In response to claims by people like Trump and the NRA and placing armed guards all over, experts say there is little evidence that armed guards have much effect. "The Advanced Law Enforcement Rapid Response Training Center at Texas State University found that just 4 percent of 106 mass shootings it analyzed between 2000 and 2015 ended with the shooter being shot before police arrived on the scene."
quote:“A very high percentage of these attackers are suicidal, so sometimes when they are shot and killed, that’s their desired outcome,” said Adam Lankford, a criminology professor at the University of Alabama. “The idea that he is going to be scared away by an armed security guard just doesn’t compute.”
Jaclyn Schildkraut, an associate professor of criminal justice at the State University of New York at Oswego, said taking down a shooter with a firearm is far more difficult than many realize. She pointed to a RAND Center of Quality Policing study that found New York City police officers hit their target in gunfights just 18 percent of the time.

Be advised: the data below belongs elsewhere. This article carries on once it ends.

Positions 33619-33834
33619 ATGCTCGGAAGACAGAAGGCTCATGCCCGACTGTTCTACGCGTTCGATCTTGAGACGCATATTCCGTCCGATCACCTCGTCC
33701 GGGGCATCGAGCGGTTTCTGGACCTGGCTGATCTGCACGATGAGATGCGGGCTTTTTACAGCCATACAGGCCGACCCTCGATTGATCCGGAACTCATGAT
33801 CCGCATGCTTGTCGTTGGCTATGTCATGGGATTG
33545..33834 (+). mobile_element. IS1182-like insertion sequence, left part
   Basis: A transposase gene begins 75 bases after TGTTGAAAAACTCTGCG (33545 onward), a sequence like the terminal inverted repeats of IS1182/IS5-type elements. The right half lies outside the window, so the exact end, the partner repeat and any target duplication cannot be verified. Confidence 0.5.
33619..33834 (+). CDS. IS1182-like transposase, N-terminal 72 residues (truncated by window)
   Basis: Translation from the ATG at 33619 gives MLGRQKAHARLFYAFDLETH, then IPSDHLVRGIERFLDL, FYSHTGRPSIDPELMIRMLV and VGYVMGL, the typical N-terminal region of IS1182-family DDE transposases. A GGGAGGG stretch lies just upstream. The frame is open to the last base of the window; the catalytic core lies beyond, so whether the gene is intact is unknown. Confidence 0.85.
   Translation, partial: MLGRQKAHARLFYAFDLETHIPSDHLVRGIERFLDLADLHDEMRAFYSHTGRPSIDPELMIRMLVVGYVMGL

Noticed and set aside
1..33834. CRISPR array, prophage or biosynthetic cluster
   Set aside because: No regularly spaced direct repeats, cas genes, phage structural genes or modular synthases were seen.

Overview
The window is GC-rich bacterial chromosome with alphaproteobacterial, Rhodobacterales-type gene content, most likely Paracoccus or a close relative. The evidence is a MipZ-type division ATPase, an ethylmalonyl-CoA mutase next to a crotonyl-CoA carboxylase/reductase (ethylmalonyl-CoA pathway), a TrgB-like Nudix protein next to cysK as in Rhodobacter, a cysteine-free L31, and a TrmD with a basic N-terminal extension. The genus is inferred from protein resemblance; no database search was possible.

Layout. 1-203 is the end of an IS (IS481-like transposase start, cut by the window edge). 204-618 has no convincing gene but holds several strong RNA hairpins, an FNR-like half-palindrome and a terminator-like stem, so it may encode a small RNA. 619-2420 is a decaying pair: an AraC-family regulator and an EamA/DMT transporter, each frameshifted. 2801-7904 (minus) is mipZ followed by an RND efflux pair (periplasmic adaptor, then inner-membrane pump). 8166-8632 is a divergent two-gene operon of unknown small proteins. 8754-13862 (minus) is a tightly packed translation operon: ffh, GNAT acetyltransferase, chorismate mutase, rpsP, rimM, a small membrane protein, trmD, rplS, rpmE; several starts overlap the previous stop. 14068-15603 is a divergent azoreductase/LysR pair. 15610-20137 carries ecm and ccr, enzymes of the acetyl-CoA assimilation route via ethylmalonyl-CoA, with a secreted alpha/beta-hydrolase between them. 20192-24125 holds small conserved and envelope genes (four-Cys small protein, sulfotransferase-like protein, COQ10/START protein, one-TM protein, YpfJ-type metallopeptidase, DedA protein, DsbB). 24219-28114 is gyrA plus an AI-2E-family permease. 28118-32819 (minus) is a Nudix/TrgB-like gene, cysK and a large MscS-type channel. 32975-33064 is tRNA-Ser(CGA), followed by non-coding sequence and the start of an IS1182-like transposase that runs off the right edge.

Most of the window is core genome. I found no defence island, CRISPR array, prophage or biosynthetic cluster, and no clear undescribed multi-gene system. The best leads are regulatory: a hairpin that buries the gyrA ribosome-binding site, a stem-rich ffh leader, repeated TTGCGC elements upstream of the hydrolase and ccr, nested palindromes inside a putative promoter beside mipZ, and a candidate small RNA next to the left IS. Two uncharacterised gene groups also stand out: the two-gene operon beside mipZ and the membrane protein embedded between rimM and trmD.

The BBC has quite a few interesting articles about guns and gun control. To wit: What If All Guns Disappeared?Take the politics out of it. By the numbers, what would we gain – and lose – if all firearms suddenly were wiped off the face of the planet?
Is There A Link Between Mass Shootings And Mental Illness?That assumption is further reinforced each time a new mass shooting takes place, inevitably followed by calls for mental healthcare reform. But what does the evidence say about the relationship between mass shooters and mental illness? Are these acts of violence really a mental health problem?